Genome-wide analysis of ruminant Staphylococcus aureus reveals diversification of the core genome

Zakour, Nouri L. Ben, Sturdevant, Daniel E., Even, Sergine, Guinane, Catriona M., Barbey, Corinne, Alves, Priscila D., Cochet, Marie-Francoise, Gautier, Michel, Otto, Michael, Fitzgerald, J. Ross and Le Loir, Yves (2008) Genome-wide analysis of ruminant Staphylococcus aureus reveals diversification of the core genome. Journal of Bacteriology, 190 19: 6302-6317. doi:10.1128/JB.01984-07

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Author Zakour, Nouri L. Ben
Sturdevant, Daniel E.
Even, Sergine
Guinane, Catriona M.
Barbey, Corinne
Alves, Priscila D.
Cochet, Marie-Francoise
Gautier, Michel
Otto, Michael
Fitzgerald, J. Ross
Le Loir, Yves
Title Genome-wide analysis of ruminant Staphylococcus aureus reveals diversification of the core genome
Journal name Journal of Bacteriology   Check publisher's open access policy
ISSN 0021-9193
1067-8832
Publication date 2008-01-01
Year available 2008
Sub-type Article (original research)
DOI 10.1128/JB.01984-07
Open Access Status File (Publisher version)
Volume 190
Issue 19
Start page 6302
End page 6317
Total pages 16
Place of publication Washington, DC, United States
Publisher American Society for Microbiology
Language eng
Abstract Staphylococcus aureus causes disease in humans and a wide array of animals. Of note, S. aureus mastitis of ruminants, including cows, sheep, and goats, results in major economic losses worldwide. Extensive variation in genome content exists among S. aureus pathogenic clones. However, the genomic variation among S. aureus strains infecting different animal species has not been well examined. To investigate variation in the genome content of human and ruminant S. aureus, we carried out whole-genome PCR scanning (WGPS), comparative genomic hybridizations (CGH), and the directed DNA sequence analysis of strains of human, bovine, ovine, and caprine origin. Extensive variation in genome content was discovered, including host- and ruminant-specific genetic loci. Ovine and caprine strains were genetically allied, whereas bovine strains were heterogeneous in gene content. As expected, mobile genetic elements such as pathogenicity islands and bacteriophages contributed to the variation in genome content between strains. However, differences specific for ruminant strains were restricted to regions of the conserved core genome, which contained allelic variation in genes encoding proteins of known and unknown function. Many of these proteins are predicted to be exported and could play a role in host-pathogen interactions. The genomic regions of difference identified by the whole-genome approaches adopted in the current study represent excellent targets for studies of the molecular basis of S. aureus host adaptation. Copyright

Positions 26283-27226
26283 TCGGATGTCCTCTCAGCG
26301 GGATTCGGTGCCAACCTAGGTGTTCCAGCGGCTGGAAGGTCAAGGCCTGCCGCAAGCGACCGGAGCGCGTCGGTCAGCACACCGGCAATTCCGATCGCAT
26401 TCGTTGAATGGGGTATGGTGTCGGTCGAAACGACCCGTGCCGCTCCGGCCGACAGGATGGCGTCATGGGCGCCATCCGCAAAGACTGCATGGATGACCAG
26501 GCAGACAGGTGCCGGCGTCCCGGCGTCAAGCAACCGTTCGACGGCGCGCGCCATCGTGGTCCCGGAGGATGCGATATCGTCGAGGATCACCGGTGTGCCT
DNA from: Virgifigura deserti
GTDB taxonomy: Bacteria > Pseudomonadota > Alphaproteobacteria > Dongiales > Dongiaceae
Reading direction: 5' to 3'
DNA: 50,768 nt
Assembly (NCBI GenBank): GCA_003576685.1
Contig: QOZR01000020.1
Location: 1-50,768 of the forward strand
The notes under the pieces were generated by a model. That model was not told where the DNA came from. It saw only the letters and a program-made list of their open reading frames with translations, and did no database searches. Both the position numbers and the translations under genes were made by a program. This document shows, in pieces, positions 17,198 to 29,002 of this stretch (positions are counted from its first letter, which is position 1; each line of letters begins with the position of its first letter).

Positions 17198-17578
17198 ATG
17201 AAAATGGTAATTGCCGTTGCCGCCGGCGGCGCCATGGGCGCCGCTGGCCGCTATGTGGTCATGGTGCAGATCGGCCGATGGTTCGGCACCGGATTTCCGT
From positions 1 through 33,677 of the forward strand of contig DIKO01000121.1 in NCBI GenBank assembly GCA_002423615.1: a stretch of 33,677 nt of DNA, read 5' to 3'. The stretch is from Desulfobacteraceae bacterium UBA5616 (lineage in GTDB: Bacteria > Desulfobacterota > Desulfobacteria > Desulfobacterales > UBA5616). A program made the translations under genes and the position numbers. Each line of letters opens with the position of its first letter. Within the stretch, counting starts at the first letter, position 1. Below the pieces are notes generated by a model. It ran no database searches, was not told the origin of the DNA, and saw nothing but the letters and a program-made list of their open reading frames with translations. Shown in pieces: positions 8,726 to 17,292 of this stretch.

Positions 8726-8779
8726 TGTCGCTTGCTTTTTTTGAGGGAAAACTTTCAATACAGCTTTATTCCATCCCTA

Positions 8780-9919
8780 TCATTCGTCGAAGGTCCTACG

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Document type: Journal Article
Sub-type: Article (original research)
Collection: School of Chemistry and Molecular Biosciences
 
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Created: Thu, 03 Apr 2014, 01:37:26 EST by Nouri Ben Zakour on behalf of Examinations